BACKGROUND OF THE INVENTION
1. Field of Invention
The present invention relates to intercoms and, more specifically, to a wirefree intercom having improved transmission quality.
2. Description of Prior Art
Conventional intercoms are powered by the wall outlet and transmit the voice of the speaker over the wires installed throughout the home. These intercoms use power line modulation techniques and have limited ranges due to the need for physical attachment to the power lines in the wall, as well as when the possibility of phase changes in the power connection that may interfere with the signal. In addition, the sound quality is often limited in such systems, and when there is a motor (such a hair dryer or vacuum cleaner) also in operation on the circuit, the signal is often distorted or destroyed.
- SUMMARY OF THE INVENTION
Wireless intercoms use a radio signal and, like conventional intercoms, are powered by a wall outlet. These devices usually employ Family Radio Service (FRS) radio technology and have decent range capabilities. However, such devices do not provide security when multiple devices are employed in a dwelling. For example, if there are five units in a home and all are set to the same security number, each unit allows for reception of a conversation occurring between any other two units. In a business environment, this loss of security is not desirable. Additionally, such devices consume too much power and are thus not feasibly implemented without a direct power connection to a wall outlet. Some wireless intercoms use both wall power and batteries. In addition to limitation described above with respect to wireless intercoms, the batteries in such systems will only last about a day or two when the device is left on.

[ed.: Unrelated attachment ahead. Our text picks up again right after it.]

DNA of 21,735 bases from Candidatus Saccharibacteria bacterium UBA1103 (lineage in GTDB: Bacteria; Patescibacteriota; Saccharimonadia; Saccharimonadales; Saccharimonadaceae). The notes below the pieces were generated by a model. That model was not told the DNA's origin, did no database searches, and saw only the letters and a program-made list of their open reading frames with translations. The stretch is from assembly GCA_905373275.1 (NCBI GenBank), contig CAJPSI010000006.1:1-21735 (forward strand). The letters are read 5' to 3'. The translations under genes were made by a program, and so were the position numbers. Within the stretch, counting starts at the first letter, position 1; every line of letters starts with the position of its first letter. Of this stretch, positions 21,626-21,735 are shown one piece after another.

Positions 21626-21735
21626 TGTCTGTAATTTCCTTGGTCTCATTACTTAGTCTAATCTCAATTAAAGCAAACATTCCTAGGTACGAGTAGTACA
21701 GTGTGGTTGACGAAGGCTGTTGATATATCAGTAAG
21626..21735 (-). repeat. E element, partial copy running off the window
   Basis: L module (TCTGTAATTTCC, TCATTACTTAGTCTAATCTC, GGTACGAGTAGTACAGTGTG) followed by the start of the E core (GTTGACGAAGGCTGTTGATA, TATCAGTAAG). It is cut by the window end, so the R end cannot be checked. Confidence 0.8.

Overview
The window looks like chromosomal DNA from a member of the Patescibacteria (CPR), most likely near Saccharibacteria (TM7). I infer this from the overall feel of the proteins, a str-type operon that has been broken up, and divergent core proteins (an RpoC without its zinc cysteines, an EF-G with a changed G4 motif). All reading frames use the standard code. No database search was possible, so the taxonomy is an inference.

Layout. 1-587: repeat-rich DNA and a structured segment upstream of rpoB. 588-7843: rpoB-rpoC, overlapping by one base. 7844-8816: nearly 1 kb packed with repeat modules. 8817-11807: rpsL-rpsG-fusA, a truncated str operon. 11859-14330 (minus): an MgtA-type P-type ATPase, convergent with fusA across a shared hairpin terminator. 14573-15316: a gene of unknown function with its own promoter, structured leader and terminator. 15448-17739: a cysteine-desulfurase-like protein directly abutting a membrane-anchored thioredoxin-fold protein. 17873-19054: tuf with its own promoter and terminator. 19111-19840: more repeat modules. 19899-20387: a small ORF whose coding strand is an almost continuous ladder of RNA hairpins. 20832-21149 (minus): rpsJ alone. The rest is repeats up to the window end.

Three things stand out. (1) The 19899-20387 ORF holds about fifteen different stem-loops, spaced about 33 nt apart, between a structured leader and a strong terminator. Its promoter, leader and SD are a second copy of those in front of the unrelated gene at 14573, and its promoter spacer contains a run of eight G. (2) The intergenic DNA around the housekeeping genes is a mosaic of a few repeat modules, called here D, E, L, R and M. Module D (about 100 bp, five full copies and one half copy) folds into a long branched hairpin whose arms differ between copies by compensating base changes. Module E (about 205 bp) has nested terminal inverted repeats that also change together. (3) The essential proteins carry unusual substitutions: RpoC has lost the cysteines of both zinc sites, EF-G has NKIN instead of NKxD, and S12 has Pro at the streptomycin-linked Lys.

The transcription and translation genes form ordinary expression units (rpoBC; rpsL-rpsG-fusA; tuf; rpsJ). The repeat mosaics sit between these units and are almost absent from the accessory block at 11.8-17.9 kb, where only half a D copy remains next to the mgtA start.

It is a principal object and advantage of the present invention to provide a wirefree intercom system that avoids the need for line power.
It is another object and advantage of the present invention to provide a wirefree intercom system that has low power consumption.
It is an additional object and advantage of the present invention to provide a wirefree intercom system having an unlimited number of units.
It is a further object and advantage of the present invention to provide a wirefree intercom system that provides secure conversation.
It is another object and advantage of the present invention to provide a wirefree intercom that is not affected by line noise.